The Bt brinjal seed stock was supposed to have been kept at NBPGR but the institute demanded a hefty initial amount for setting up a storage facility and stiff annual fees for operation and maintenance, including round-the-clock security. A tripartite agreement was to be signed between ICAR, the environment ministry and Mahyco but the draft was not finalised.
If the source of the Bt brinjal gene is not Mahyco, then who can it be? ICAR’s National Research Centre for Plant Biotechnology (NRCPB) is the other Bt brinjal developer, whose transgene ─ cry1Fa1─ has been approved for trials. In April 2014, GEAC permitted Coimbatore-based Rasi Seeds to conduct trials at its research facility to select the most effective event that expressed cry1Fa1 out of 10 events.
The nucleus of a plant cell has the same set of chromosomes. A transgene can be located on any of those chromosomes. Each specific location is called an event. Mahyco’s Bt brinjal event is called EE-1.
At its July 2014 meeting, GEAC permitted Bejo Sheetal of Jalna (now Beej Sheetal), a producer and seller of vegetable seeds, to conduct bio-safety research level (BRL) II tests on two of its brinjal hybrids containing the cry1Fa1 gene (Event 142) at seven locations in India, after being satisfied with BRL-1 trials conducted at three of its research farms. Later it was allowed to conduct the trials at IARI in New Delhi.
In August 2016, GEAC permitted Aurangabad-based Global Transgenes to conduct trials on Bt brinjal to select the best events that expressed the cry1Fa1 and cry2Ao genes. The companies did not report the progress of the trials to GEAC till its last meeting, which was held in March.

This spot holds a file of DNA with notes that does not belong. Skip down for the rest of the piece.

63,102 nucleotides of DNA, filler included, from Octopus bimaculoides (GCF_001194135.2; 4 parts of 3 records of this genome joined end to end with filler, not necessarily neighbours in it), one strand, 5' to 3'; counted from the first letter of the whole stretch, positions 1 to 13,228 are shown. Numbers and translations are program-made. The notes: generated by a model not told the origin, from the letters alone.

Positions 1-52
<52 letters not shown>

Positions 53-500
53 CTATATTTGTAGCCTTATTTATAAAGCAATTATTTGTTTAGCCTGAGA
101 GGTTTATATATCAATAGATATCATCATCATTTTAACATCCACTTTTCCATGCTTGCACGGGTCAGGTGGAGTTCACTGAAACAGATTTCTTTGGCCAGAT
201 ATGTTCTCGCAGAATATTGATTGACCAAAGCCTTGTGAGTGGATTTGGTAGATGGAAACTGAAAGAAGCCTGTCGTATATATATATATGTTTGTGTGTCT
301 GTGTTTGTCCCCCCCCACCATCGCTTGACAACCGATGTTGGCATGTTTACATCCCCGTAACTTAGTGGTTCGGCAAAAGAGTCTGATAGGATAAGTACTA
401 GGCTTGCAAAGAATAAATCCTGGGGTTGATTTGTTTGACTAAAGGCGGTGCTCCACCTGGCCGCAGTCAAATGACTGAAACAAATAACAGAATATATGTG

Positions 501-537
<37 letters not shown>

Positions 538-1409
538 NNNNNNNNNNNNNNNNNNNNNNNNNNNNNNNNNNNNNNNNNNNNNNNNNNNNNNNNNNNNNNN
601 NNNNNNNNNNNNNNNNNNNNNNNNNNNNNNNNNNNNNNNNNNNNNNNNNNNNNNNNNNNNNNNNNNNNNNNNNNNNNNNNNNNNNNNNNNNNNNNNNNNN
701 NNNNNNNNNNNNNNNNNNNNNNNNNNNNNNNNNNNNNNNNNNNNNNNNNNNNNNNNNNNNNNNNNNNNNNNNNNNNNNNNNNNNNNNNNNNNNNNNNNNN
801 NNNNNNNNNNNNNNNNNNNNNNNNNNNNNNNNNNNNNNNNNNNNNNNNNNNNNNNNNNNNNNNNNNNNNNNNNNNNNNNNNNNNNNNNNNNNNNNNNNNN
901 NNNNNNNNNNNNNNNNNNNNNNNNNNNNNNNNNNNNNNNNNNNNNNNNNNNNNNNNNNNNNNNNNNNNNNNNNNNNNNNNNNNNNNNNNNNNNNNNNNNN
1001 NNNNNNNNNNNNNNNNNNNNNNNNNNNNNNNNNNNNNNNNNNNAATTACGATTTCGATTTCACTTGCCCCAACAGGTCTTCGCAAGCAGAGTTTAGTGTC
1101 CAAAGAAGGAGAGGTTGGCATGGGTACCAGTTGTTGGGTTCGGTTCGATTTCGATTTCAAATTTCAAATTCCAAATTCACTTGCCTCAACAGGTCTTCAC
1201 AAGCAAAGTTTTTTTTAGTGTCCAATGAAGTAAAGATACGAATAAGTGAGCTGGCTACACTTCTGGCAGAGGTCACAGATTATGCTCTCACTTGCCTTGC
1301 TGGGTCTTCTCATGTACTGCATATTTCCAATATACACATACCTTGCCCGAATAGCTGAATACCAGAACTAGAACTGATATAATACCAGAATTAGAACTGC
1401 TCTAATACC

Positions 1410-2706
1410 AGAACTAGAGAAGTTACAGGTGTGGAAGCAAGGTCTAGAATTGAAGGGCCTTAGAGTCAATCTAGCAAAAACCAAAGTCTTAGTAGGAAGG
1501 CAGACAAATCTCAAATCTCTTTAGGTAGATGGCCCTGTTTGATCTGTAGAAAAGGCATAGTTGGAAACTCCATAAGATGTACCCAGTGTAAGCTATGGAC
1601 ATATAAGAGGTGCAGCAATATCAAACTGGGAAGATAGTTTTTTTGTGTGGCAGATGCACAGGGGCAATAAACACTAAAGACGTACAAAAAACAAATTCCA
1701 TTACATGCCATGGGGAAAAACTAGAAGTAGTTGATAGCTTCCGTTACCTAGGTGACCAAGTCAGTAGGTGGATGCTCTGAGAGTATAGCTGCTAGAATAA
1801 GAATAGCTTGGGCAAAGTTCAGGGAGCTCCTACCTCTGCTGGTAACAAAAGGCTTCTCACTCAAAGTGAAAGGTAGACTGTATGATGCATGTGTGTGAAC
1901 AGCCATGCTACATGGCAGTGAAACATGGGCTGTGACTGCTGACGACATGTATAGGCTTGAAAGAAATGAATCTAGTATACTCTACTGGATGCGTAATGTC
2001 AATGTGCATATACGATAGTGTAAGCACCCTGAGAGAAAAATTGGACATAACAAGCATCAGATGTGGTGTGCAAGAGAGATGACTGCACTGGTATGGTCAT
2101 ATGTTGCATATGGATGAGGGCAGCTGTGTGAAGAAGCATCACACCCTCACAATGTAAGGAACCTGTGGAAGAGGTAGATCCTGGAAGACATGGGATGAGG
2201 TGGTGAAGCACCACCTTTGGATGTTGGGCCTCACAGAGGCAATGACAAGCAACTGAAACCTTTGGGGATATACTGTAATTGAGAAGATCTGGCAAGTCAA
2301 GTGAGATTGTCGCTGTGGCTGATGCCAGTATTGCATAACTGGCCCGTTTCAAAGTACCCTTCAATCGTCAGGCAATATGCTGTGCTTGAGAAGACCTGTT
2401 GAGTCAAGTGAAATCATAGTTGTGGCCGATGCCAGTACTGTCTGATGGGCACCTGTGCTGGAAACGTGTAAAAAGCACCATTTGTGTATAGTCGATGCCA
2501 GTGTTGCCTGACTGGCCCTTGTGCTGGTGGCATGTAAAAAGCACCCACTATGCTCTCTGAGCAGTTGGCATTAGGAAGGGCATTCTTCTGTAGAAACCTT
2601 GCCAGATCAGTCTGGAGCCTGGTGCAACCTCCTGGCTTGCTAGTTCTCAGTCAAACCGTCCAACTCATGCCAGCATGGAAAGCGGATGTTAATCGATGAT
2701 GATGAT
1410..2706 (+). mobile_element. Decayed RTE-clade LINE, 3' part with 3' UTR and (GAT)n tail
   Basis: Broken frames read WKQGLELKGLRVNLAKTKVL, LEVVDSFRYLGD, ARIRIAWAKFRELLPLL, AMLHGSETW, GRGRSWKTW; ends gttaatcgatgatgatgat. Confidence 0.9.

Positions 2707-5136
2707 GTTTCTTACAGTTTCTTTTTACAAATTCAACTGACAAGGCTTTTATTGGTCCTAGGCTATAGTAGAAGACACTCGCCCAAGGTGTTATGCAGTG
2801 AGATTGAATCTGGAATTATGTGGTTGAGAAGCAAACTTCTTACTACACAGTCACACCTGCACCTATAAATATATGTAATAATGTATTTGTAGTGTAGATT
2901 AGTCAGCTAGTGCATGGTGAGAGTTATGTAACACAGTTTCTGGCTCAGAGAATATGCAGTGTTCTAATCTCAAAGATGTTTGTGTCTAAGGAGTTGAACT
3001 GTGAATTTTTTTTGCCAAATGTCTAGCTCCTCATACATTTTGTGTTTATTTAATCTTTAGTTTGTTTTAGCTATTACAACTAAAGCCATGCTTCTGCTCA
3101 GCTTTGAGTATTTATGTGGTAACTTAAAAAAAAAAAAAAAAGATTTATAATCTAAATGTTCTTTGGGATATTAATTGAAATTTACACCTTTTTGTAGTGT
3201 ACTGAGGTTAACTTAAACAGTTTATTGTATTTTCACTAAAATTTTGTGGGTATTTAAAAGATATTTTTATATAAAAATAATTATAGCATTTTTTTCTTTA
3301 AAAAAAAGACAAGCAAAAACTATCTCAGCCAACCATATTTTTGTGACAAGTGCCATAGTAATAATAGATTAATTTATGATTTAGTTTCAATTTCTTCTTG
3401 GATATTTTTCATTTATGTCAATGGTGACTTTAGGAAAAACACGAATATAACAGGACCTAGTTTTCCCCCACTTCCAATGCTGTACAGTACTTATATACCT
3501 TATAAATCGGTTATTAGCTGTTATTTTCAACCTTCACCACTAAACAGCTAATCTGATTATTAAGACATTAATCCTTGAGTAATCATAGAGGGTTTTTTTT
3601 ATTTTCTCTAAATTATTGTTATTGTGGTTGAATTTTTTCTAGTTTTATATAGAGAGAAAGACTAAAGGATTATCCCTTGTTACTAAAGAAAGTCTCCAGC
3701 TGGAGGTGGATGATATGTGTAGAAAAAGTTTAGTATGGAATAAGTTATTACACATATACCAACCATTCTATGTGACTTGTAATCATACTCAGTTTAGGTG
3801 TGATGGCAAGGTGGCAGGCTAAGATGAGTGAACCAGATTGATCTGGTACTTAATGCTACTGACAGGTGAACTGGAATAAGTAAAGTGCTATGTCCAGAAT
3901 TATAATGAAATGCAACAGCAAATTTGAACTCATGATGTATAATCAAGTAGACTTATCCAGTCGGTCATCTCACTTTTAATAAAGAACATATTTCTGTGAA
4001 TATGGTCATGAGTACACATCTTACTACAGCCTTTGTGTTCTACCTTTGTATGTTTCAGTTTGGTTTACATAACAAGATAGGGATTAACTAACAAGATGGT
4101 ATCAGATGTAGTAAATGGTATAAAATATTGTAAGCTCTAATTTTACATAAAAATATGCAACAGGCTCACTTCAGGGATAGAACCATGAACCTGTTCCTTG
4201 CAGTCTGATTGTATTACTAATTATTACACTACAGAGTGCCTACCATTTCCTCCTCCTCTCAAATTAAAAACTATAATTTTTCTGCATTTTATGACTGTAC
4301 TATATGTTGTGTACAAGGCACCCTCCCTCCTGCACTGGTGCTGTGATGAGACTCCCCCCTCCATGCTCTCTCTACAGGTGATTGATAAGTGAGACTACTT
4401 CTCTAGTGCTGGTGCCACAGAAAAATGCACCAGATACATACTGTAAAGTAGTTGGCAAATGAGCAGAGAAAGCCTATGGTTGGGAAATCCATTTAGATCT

Our sources declined to say whether the Bt brinjal samples tested had found the presence of the above two transgenes. This story will be updated when we get that information.
Plants in the course of evolution develop varieties with resistance traits to particular pests and diseases. But there is no brinjal variety with naturally-occurring resistance to the fruit and shoot border. Farmers virtually douse the plant with pesticides to kill the stubborn pest. Hence the need to graft genes from outside the brinjal species to make it toxic to the borer). The Bt gene does not affect humans as they do not have receptors to which the Bt gene can latch on to. Also, unlike the borer gut, which is alkaline, the human gut is acidic).
A Haryana farmer leader, Thakur Guniprakash, who visited Fatehabad said illegal Bt brinjal is grown by many farmers there. Brinjal farmers want relief from high pesticide costs, he said. Farmers should be given freedom to access technology, and if governments did not permit even those considered safe after extensive tests to please their political constituencies, farmers would have no recourse but to defy unjust decisions. Farmers’ organisations, he said, will hold protests after the elections in favour of Bt brinjal and GM crop technology.
It is important for GEAC and the government to act quickly and provide farmers with approved version of Bt brinjal. The government does not seem to realise that farmers want cost-saving technology. Cotton farmers are extensively growing herbicide-tolerant and borer-resistant Bt cotton because of the high cost of manual weeding. They are growing illegal hybrids in the absence of a legitimate version, which Mahyco could have provided, if it had not withdrawn its application from GEAC in 2016 fearing its patent rights would not be protected.
If Bt brinjal is commercially released, it will pave the way for others. A team of Delhi University scientists have developed a technology to make high-yielding mustard hybrids efficiency using GM technology. (This is the version which GEAC approved in 2017). The Hyderabad-based Icrisat has used the technology to develop aflatoxin resistance in groundnuts. Assam Agricultural University has develop GM pigeon pea or tur which is resistant to borers.
(Brinjal affected by the fruit and shoot borer (left) and Bt brinjal (right). These are of Bangladesh, not Haryana)